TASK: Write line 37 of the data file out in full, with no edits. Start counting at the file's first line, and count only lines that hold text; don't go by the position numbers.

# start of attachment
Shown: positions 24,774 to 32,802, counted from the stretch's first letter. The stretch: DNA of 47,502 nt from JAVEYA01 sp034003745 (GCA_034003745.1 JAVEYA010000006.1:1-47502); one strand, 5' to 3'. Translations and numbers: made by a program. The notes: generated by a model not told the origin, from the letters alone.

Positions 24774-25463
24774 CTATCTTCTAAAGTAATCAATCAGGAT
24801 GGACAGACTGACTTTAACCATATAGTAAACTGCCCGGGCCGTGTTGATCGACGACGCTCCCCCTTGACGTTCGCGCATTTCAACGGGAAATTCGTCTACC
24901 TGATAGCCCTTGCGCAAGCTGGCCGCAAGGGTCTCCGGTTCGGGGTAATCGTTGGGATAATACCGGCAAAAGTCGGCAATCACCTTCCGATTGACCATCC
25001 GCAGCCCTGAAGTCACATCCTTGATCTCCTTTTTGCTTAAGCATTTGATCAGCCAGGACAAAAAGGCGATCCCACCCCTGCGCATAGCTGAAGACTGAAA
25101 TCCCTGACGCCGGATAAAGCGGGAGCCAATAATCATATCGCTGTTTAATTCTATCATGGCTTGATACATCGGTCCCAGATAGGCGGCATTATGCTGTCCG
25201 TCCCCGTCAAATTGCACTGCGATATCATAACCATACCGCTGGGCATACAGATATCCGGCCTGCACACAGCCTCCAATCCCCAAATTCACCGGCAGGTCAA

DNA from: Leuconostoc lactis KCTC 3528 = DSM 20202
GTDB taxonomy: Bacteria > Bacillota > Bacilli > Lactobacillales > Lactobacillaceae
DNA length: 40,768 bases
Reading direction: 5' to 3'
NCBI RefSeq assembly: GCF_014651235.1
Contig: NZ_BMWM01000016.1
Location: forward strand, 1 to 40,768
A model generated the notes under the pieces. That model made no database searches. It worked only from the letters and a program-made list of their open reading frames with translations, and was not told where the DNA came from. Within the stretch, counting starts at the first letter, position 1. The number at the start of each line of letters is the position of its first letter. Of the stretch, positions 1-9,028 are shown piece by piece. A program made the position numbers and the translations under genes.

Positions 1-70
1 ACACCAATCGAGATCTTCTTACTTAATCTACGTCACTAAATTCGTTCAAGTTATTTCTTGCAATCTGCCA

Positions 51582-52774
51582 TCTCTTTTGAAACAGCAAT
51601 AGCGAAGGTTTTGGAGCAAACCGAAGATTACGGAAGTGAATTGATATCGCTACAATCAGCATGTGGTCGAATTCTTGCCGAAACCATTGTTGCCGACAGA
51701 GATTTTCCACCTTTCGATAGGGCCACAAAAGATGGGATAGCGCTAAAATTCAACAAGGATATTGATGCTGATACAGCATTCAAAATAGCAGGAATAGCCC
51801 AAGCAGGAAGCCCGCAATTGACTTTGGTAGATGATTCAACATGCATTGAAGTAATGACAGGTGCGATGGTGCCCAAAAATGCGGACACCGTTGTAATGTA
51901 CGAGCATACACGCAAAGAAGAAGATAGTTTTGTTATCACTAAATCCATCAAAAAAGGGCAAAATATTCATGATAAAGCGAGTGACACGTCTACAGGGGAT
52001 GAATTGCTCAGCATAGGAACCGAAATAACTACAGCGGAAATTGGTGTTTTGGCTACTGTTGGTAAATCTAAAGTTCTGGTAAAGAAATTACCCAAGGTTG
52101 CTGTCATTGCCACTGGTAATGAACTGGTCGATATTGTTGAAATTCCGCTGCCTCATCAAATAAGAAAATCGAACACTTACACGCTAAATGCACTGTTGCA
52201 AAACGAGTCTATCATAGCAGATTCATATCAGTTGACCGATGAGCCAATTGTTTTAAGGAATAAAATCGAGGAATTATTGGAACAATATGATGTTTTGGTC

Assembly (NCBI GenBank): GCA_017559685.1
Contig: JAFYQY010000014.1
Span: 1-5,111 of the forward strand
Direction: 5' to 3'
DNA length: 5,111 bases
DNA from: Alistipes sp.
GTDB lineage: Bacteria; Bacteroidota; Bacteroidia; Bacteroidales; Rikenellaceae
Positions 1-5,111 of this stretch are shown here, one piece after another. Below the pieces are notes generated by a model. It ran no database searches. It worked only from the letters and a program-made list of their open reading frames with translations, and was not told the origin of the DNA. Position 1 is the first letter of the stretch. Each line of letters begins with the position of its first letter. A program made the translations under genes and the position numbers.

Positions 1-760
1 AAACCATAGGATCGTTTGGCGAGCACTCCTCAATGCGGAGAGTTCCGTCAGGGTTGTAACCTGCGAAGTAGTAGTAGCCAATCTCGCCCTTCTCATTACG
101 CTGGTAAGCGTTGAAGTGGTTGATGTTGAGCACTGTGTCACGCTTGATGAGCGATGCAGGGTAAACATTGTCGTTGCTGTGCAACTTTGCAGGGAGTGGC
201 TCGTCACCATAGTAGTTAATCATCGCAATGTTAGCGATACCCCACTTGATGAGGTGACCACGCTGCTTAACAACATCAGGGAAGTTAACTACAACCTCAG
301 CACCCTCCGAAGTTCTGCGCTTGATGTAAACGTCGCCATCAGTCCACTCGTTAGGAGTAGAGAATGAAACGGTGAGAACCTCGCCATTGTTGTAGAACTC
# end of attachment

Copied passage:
1 AAACCATAGGATCGTTTGGCGAGCACTCCTCAATGCGGAGAGTTCCGTCAGGGTTGTAACCTGCGAAGTAGTAGTAGCCAATCTCGCCCTTCTCATTACG